Book  (2006)  Page(s) 21, 54 (photo).  Includes photo(s).
 
Kazanlik
Damask, No rebloom/Best fragrance/Tall broad-spreading canopies, heavy caned below and twiggy at the extremities, Keller?, 1689? ([provenence:] Huntington i.d.)
Puure pink flowers of typical Damask form, opening blowzy and fragrant from dark pink buds. Graham Thomas believes the true Kazanlik, from the attar fields of Bulgaria, is the rose called Professeur Émile Perrot.

Professeur Émile Perrot
Damask, No rebloom/Outstanding fragrance/Tall broad-spreading canopies, heavy caned below and twiggy at the extremities, Perrot, found 1931 ([provenance] Lowe; Perrot)
Large very shapely flowers set this fragrant rose apart from the blowsier Kazanlik, which is more fragrant still. Brought from the rose fields of Bulgaria by the French professor, this rose rightly attracts much attention in our garden.
 
Website/Catalog  (2006)  Page(s) 21.  
 
Graham Thomas believes the true 'Kazanlik', from the attar fields of Bulgaria, is the rose called 'Professeur Emile Perrot'. Vintage does not dispute this, but is convinced that the 'Professeur Emile Perrot' they received from Mike Lowe is different.
Book  (Aug 2002)  Page(s) 52.  
 
Kazanlik
Damask, before 1867
Rated 7.6
Article (website)  (Mar 2001)  
 
Rosa damascena ‘Trigintipetala’
....The damask rose enjoys heat, water, and high fertility, and under these conditions it flowers well. Roses can be successfully grown on a wide range of soils but they do best on well-drained soils, with a soil pH of 6.0-6-5. Adequate water is essential throughout the vegetative and flowering periods, and where irrigation is needed, basal watering, such as drippers, are favoured as they avoid wetting the flowers at harvest time. The frequency of watering depends on the porosity of the soil and the seasonal weather conditions. Roses are gross feeders and enjoy high fertility conditions. Fertilisers containing nitrogen, phosphorus, sulphur and potassium are needed for high flower production, and the chosen fertiliser dressing should relate to soil analysis.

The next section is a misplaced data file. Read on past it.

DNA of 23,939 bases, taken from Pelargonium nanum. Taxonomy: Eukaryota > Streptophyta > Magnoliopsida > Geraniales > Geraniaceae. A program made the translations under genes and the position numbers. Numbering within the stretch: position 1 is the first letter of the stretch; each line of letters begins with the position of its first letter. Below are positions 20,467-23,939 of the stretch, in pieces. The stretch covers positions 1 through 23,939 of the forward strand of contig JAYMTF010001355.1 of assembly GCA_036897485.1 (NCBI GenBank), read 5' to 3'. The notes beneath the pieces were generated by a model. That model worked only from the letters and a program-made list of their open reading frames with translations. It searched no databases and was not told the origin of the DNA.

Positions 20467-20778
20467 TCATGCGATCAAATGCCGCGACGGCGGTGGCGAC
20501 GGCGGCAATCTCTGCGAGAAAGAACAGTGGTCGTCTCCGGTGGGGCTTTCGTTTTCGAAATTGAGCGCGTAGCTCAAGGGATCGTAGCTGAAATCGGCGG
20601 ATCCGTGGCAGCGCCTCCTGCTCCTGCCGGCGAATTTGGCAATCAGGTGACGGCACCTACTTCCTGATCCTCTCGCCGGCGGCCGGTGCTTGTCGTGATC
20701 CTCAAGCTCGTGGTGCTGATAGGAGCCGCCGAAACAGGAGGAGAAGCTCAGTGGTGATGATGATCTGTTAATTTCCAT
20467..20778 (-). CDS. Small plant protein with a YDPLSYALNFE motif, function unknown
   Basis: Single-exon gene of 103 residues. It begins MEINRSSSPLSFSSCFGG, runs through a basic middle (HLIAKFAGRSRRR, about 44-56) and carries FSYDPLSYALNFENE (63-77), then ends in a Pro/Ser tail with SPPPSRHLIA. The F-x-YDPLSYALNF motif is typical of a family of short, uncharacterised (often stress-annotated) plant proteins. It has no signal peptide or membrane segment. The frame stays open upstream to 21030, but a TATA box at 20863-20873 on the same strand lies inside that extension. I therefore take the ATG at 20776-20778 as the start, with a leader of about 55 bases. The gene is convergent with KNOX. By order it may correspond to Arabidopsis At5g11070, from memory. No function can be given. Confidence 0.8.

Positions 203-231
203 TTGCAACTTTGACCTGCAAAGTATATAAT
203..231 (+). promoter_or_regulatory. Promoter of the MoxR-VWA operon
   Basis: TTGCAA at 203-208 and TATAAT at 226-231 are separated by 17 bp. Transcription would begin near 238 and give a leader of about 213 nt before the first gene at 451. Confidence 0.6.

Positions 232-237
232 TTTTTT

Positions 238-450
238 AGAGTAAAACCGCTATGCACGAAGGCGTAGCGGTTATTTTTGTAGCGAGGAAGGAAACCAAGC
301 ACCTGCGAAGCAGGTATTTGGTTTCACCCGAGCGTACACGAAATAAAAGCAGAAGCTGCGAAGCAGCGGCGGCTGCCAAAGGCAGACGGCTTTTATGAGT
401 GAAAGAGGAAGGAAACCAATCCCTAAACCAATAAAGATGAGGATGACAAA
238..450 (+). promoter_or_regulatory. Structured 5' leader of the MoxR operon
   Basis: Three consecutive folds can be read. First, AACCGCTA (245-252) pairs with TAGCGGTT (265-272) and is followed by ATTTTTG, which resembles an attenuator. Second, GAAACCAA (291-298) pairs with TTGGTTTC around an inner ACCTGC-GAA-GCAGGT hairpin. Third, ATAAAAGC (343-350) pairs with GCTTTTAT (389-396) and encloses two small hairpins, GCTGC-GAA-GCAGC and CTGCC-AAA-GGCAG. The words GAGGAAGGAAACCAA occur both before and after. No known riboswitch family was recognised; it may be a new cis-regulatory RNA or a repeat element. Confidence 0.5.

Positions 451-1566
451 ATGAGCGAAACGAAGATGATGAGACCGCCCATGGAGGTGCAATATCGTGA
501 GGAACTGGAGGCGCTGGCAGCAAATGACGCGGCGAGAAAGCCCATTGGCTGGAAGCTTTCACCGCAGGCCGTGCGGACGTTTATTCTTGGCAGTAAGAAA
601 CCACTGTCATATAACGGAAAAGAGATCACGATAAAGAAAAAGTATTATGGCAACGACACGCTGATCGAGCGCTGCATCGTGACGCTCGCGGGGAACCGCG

...The production block of Trigintipetala at Redbank was established with plants budded on R. multiflora stock.
....As they mature, the plants form hedgerows up to 2 m in height and have good wind
resistance.
....No flowers are produced in the establishment year. The summer damasks only flower well on mature wood and pruning requirements are minimal. The production block at Redbank was left unpruned, and flower production levels continued to increase over three seasons as the plants
grew in size. Under Central Otago conditions there has been minimal incidence of pests and disease, and control strategies for pests such as aphids have not been warranted.
.....Trigintipetala flowers during November and December in Central Otago. The flowers are picked into sacks as early as possible each day on the basis of flower maturity. A flower is picked as it reaches full bloom and unopened buds and flowers are left for subsequent picking.
....Picking is extremely labour intensive. Although there is variation in picker efficiency, plant size and flower density, the best pickers have not exceeded 6 kg of flowers/hour, and typically the average is closer to 3 kg of flowers/hour. At 2.5-5.0 g/flower, this represents 200-400 flowers/kg. At
Redbank Research Station, the crop produced 5.6 kg of flowers/plant in the third flowering season. This equates to a total flower yield of around 9.2 t/ha at a density of 1650 plants/ha. The picked flowers should be chilled immediately to prevent heating, and distilled as soon as practical.